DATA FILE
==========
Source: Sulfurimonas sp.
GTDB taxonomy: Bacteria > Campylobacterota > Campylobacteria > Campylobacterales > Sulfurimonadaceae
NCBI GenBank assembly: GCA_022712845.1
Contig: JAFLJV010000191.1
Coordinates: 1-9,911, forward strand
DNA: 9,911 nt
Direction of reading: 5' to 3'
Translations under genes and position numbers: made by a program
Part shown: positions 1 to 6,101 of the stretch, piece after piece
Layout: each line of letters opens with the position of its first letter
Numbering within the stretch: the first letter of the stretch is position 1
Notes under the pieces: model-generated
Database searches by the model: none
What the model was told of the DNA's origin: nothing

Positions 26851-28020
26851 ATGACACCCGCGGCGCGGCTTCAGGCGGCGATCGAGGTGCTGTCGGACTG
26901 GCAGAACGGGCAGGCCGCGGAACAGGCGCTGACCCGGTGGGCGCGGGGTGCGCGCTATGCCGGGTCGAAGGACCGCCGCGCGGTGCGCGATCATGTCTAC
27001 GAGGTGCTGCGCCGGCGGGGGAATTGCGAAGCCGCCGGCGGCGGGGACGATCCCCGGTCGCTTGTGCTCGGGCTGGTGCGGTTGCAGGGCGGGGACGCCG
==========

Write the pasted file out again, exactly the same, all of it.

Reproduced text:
Source: Sulfurimonas sp.
GTDB taxonomy: Bacteria > Campylobacterota > Campylobacteria > Campylobacterales > Sulfurimonadaceae
NCBI GenBank assembly: GCA_022712845.1
Contig: JAFLJV010000191.1
Coordinates: 1-9,911, forward strand
DNA: 9,911 nt
Direction of reading: 5' to 3'
Translations under genes and position numbers: made by a program
Part shown: positions 1 to 6,101 of the stretch, piece after piece
Layout: each line of letters opens with the position of its first letter
Numbering within the stretch: the first letter of the stretch is position 1
Notes under the pieces: model-generated
Database searches by the model: none
What the model was told of the DNA's origin: nothing

Positions 26851-28020
26851 ATGACACCCGCGGCGCGGCTTCAGGCGGCGATCGAGGTGCTGTCGGACTG
26901 GCAGAACGGGCAGGCCGCGGAACAGGCGCTGACCCGGTGGGCGCGGGGTGCGCGCTATGCCGGGTCGAAGGACCGCCGCGCGGTGCGCGATCATGTCTAC
27001 GAGGTGCTGCGCCGGCGGGGGAATTGCGAAGCCGCCGGCGGCGGGGACGATCCCCGGTCGCTTGTGCTCGGGCTGGTGCGGTTGCAGGGCGGGGACGCCG